The Progressive Caucus had cut a deal with Pelosi for increased representation on the so-called money committees that handle most domestic legislation. They sought membership on the Ways and Means, Energy and Commerce, Appropriations, and Financial Services committees equal to their roughly 40 percent membership in the Democratic caucus.
Progressive Caucus members did receive several new assignments announced Wednesday night, but only hit 40 percent on Ways and Means, on which progressives had already achieved a 40 percent threshold in the previous Congress. As of now, the total averages out to 38.3 percent across all three, but those numbers will rise to 41.8 percent if three committee members join the CPC as expected.
According to numbers provided by the Progressive Caucus, membership increased on Ways and Means from 42 percent to 54 percent. Energy and Commerce moved from 29 percent to 31 percent, and Appropriations held steady at 36 percent.
Progressives have also asked for increased representation on the Financial Services Committee, with jurisdiction over Wall Street, whose makeup is still to be determined. So far, though, the caucus’s most prominent figures have not been given new committee assignments on the three major committees. Ocasio-Cortez; Tlaib; CPC co-chair Pramila Jayapal, D-Wash.; and vice chair Ro Khanna, D-Calif., all vocally pushed for inclusion on the money committees. Justice Democrats waged an outside campaign on their behalf, and other organizations engaged in petition drives and marched on Pelosi’s office. None of that was successful, showing the limits of an outside campaign on an insider issue like committee assignments.
BY CUSTOM, Ways and Means, the tax-writing committee, reserves one seat for a member who represents one of the five boroughs of New York City. The previous holder of that slot was former Rep. Joe Crowley of Queens, whom Ocasio-Cortez defeated in a primary election. Ocasio-Cortez sought to replace her predecessor, but House leaders instead chose Tom Suozzi, a New Democrat who represents the “Gold Coast” of Long Island and a few blocks of Queens.
It’s extremely rare historically for a freshman to win a seat on the committee, and indeed, none did this time around, leaving people to cite Ocasio-Cortez’s lack of seniority, rather than her politics, for the snub. But it’s also rare for a man from Long Island to claim a seat reserved for New York City. What’s more, Suozzi is just a sophomore, which drains a bit of the punch from the seniority argument. (While New York City got no representation, Philadelphia picked up two new members.)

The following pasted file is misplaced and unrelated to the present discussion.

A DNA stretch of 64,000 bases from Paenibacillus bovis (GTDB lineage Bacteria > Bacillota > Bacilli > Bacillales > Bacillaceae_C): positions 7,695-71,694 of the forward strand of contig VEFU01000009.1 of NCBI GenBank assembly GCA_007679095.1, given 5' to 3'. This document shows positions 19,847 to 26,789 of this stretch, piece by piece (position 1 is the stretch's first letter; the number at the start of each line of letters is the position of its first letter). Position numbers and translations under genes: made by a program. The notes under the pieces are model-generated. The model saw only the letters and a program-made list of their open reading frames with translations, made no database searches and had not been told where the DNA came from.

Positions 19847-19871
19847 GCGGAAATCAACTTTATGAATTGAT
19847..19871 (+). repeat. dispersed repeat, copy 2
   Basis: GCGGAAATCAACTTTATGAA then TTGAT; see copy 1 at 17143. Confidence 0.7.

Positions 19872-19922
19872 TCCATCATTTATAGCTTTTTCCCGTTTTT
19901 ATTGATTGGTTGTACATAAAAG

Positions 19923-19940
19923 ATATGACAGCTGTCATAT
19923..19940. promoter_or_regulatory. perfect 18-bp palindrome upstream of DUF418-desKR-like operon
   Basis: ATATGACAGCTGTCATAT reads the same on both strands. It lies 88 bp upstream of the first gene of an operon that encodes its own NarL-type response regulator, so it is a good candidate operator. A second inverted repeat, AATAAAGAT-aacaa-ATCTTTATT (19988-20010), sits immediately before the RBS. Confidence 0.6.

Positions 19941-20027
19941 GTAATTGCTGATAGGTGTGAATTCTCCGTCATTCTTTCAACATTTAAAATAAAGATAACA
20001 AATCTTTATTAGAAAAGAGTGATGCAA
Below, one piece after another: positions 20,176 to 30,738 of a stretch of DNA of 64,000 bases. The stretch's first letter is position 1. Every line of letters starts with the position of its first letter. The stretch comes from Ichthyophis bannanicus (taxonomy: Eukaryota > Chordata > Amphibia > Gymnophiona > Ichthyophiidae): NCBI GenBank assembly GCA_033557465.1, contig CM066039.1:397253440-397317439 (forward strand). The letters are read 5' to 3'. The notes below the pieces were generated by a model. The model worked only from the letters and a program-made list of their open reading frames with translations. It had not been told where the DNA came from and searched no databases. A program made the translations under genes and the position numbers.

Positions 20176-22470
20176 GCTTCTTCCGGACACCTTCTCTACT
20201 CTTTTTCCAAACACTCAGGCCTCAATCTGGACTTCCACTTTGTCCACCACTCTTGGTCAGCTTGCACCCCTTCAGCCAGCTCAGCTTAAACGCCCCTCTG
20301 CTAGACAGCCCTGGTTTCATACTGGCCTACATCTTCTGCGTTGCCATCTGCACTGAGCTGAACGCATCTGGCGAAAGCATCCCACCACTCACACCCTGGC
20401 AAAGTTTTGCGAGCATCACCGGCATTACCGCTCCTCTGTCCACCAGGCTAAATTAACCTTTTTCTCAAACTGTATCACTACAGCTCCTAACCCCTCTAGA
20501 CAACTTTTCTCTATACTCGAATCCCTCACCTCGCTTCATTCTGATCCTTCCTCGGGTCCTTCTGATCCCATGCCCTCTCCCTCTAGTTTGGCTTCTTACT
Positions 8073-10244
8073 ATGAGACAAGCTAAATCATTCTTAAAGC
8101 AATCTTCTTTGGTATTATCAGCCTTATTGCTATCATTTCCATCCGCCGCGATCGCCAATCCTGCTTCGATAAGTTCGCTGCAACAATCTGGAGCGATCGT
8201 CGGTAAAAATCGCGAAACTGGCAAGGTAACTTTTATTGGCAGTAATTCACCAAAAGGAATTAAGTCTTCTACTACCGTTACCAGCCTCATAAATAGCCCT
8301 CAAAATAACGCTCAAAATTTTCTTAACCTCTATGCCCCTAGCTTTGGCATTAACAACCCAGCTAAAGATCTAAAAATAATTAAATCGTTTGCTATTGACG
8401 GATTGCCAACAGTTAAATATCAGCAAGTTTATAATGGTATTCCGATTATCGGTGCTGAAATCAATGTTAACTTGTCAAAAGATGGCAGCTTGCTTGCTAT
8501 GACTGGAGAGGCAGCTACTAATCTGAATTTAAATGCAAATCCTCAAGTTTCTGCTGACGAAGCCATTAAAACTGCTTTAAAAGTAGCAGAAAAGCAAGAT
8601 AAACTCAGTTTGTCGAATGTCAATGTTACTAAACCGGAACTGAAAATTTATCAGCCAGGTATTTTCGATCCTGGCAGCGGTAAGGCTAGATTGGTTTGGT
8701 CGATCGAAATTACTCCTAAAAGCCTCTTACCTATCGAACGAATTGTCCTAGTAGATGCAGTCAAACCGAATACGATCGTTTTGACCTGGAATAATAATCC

Regional politics played a key role. “The regional structure is the heart of the committee seat distribution process. So I think what we learned on the Progressive Caucus is that it’s not about getting the leadership of the Progressive Caucus to go to Nancy Pelosi to ask for seats,” said Rep. Jamie Raskin, D-Md., a CPC member who won a position in the lower ranks of House leadership in November, and sits on the committee that that divvies out committee seats. “Like everything else, it’s an organizing operation where you need to organize a movement within each of the regions, because that’s where the action is. Having said that, I think that progressive members did pretty well across the board, and I think are going to do increasingly well in this process,” he said, a reference to the likelihood that several of them will make it onto Financial Services.
Any major piece of legislation — whether it’s “Medicare for All,” a Green New Deal, or free public college — would involve some level of revenue, putting it squarely in the domain of Ways and Means, which makes it a key spot for a legislator looking to have an impact. The seat is also traditionally sought after for its fundraising potential, as every industry in the country is concerned with federal tax policy, meaning that members of the committee are more likely to get their fundraising calls returned. (Suozzi told The Intercept that he had no interest in the committee for that purpose and that he was attracted to it because of his prior career in accounting.)